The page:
My latest creative rush continues to pour forth in the form of a lot of drawing in a relatively short time. I busted out the first 7 Day Camps in about as many days. That’s all Alex has written and given to me at this point, so I’m excited to get the second batch from him and get back to work on it. Until then I decided to try and finish Issue 6 of Black Snow. Currently I’m working on page 22, so that means I finished 4 pages at the rate of almost a page a day. I’m really happy with the work on both these comics, as I have continued to try new things and put a lot of effort into them. The fear is always that when you rush or do a lot at once you don’t have the time or energy to really make each drawing unique, and they simply become repetitious exercises in advancing the story.
I’m glad to say that I can confidently state that this has not happened with my work. So what’s got me so fired up? Well, it was working on Day Camp. Before I started that I decided to finish page 18 of Black Snow, which had been sitting on my drawing board as a rough outline for over a month. I had initially started it and felt a loss of interest. “Another scene sitting around talking at the bar?” I thought, “How can I make that interesting?” I sat down, put pencil to paper and cranked something out that I was pretty happy with, though mostly I was just excited to move on to Day Camp.
I was a little worried because it was something so completely new and different and I didn’t know if I’d be any good at it. I sat down to work on it and it felt almost effortless! The characters and their actions seemed to flow naturally from me, and it was fast and easy to draw. The style was not really planned out ahead of time, but that came naturally as well. Why did it all work out so well? I have a couple theories. 1. I’ve wanted to do a comic strip since I was a little kid, and this was finally my chance to try out all the things I loved reading as I grew up. 2. It finally let me try a lot of ideas I’d been wanting to do, but didn’t want to risk trying on Black Snow, like color and a less clean simplistic style. 3. They were a page at a time, and not a 13 page script that I had to map out to a 30 page comic book. They also didn’t emphasize story like Black Snow, so there wasn’t the same kind of pressure. 4. I lived it!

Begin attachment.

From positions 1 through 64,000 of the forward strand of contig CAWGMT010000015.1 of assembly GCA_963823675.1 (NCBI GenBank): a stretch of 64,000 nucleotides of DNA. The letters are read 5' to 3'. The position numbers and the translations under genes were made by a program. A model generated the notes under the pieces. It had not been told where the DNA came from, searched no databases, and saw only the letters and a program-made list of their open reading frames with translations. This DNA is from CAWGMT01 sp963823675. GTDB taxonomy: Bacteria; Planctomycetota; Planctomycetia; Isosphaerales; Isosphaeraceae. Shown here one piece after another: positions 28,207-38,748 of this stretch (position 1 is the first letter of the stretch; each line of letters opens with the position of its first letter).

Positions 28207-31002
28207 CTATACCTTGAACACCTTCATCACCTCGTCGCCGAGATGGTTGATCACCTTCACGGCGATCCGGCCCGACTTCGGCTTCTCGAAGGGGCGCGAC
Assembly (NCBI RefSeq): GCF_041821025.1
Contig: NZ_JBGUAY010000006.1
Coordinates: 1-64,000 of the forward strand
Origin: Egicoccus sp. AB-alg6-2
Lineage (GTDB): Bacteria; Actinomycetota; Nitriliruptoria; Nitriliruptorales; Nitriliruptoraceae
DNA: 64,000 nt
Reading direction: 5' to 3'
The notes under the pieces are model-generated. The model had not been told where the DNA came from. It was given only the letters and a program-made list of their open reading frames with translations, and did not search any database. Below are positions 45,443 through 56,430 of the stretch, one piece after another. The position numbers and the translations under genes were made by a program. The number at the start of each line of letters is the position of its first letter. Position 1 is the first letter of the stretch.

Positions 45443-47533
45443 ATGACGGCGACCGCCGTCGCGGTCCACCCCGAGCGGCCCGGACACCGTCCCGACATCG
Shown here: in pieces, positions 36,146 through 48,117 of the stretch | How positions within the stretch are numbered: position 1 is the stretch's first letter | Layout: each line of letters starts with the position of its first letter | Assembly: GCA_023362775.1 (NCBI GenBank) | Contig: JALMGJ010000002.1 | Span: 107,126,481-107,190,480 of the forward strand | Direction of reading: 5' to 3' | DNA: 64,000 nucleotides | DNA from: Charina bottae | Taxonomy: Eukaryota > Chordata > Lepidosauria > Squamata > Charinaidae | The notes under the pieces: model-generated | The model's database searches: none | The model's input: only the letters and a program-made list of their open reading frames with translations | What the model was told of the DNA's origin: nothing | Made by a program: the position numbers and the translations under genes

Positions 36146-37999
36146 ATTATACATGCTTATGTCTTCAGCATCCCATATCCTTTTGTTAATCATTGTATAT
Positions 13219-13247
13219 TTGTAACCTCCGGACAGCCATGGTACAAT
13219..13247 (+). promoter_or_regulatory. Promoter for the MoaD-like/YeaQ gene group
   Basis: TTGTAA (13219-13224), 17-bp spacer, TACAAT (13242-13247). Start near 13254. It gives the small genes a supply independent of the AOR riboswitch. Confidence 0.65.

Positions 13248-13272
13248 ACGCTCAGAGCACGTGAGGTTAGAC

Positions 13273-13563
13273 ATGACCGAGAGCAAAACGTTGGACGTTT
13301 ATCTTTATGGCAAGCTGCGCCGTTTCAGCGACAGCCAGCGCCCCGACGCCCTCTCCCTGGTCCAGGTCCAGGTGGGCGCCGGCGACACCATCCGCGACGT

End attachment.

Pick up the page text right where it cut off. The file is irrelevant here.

For those not in the know, Day Camp is somewhat based on the real experiences Alex and I had while attended a day camp for a few summers during our pre-teen and early teen years. The characters and plots are loosely based on real things. For instance, there was a Travis, Mark, Michigan, and I did have a crush on a real Serena. Alex is allergic to dairy and we did hear an inappropriate poem about a cow. We have a lot more stories and characters to share from this time in our lives that I think you’ll enjoy. It is not supposed to be taken as an actual retelling of these events or people though, as we’ve changed and made up a lot of stuff. I’m sure as time goes on this will be even more the case as the characters continue to evolve. When I say I lived it I also mean it’s easy for me to relate to and form a mental picture that I can draw. I was a kid who talked with my friends while swinging or climbing a tree. I’ve never been a super hero, I’ve never been to Detroit, I don’t frequent bars all that often, and I’ve never smoked a cigarette. I was only a 17 year old high school student when we started Black Snow! It is more a work of pure imagination, which can be good and bad. It takes more time, some research, and a lot more effort.
That being said, I’ve been doing it long enough now that I’ve gotten more comfortable with it and it’s a bit easier to do. The characters have become more defined and real, and it’s developed it’s own unique style. Thankfully I’ve found that my excitement from Day Camp translated over when I resumed work on Issue 6 and has renewed my enthusiasm for it. Hopefully it shows in the final product and readers can actually tell that I’m really enjoying drawing these comics.